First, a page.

Michael Janda | Experts size up effects of health rebate changes

As both sides of politics put forward their policy suggestions regarding the private health insurance rebate, little is actually being put on the table to provide Australians with an equitable health system. The Government is claiming it is a fundamental reform to boost equity, while the Opposition claim it will lead to an exodus from the private health system putting more pressure on public hospitals. Michael Janda calls on a host of experts as he explains that both sides are barking up the wrong tree if they genuinely want to see efficiency and equity in the health system.

Research by Mr McAuley and John Menadue published by the Centre for Policy Development reveals that Australians paid $16 billion into private health insurance funds and only got $13.2 billion back in benefits.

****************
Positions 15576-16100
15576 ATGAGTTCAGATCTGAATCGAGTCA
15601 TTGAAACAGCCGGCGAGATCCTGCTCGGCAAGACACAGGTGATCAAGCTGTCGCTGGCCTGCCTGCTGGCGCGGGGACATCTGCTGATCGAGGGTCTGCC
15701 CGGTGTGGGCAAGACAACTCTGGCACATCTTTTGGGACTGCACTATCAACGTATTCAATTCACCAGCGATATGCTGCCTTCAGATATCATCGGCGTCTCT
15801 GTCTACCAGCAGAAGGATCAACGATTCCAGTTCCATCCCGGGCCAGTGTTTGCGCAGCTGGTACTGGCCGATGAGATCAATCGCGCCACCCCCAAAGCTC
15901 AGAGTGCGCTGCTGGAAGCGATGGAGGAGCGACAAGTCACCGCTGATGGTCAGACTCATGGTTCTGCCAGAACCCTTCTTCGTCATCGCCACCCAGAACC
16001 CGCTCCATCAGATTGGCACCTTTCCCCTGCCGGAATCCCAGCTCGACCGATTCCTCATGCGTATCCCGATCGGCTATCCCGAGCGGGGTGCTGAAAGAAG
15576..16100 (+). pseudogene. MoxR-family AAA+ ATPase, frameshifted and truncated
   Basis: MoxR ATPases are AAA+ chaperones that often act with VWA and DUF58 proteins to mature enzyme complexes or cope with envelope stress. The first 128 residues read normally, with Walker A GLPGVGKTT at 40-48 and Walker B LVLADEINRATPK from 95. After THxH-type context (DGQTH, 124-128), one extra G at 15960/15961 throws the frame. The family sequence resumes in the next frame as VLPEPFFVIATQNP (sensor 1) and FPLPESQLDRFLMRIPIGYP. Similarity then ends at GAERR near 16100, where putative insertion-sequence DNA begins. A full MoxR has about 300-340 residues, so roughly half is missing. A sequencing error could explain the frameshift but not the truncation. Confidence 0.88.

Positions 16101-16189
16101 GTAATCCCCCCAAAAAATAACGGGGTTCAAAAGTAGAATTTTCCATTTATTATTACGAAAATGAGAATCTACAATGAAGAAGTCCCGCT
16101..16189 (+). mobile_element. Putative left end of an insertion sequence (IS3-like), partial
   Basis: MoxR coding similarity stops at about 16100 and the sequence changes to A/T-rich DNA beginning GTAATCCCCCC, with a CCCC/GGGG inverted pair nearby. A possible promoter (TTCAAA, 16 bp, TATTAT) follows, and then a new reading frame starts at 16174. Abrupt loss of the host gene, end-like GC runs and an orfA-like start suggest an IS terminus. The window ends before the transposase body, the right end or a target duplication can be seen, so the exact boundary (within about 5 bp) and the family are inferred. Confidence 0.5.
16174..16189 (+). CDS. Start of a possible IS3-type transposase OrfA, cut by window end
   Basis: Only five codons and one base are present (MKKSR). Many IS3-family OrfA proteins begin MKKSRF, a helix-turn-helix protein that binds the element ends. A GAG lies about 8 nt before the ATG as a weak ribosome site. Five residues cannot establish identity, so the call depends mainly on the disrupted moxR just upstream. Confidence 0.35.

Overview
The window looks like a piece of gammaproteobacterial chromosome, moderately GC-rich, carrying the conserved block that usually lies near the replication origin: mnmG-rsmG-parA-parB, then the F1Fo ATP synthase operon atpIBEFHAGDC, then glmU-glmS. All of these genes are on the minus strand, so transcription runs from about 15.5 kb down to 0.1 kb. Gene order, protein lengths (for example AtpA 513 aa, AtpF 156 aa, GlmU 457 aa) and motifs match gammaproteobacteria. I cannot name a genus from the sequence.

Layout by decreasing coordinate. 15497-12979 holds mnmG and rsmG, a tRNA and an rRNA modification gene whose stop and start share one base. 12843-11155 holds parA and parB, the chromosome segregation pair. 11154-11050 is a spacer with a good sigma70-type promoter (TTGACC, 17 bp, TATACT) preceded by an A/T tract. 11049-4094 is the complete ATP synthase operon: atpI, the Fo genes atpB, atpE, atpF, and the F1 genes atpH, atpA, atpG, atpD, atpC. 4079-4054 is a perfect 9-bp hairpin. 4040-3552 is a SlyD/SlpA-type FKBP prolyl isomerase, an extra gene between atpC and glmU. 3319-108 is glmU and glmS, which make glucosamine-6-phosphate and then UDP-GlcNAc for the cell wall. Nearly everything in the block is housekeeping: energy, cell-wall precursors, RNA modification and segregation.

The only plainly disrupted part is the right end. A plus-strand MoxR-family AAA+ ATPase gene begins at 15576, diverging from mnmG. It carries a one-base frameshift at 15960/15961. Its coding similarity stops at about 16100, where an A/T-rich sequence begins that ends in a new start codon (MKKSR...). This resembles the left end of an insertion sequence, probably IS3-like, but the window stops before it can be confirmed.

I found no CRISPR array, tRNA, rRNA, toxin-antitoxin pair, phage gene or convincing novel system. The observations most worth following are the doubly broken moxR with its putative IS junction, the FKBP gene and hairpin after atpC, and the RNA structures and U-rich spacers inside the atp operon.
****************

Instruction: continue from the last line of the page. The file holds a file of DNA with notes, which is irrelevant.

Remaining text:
The balance went into administration, advertising and profit.

After factoring in tax, the report estimates that 16 per cent of premiums do not go back into healthcare provision, whereas Medicare’s running costs amount to less than 6 per cent.

Mr McAuley says that is not a criticism of how the insurers are run but simply the nature of their business.

“That’s not to say they’re horribly inefficient or gauging the public, it’s simply that’s the nature of the system; they’ve got to compete for customers, they’ve got to make profits on their reserves, they’ve got to hold reserves, they have to maintain front offices and really they’re adding no added value in health care,” he said.

Read the full article in Yahoo! 7 Finance here

Want some more information on the health care debate? Read John Menadue and Ian McAuley’s discussion paper Private health insurance: High in cost and low in equity

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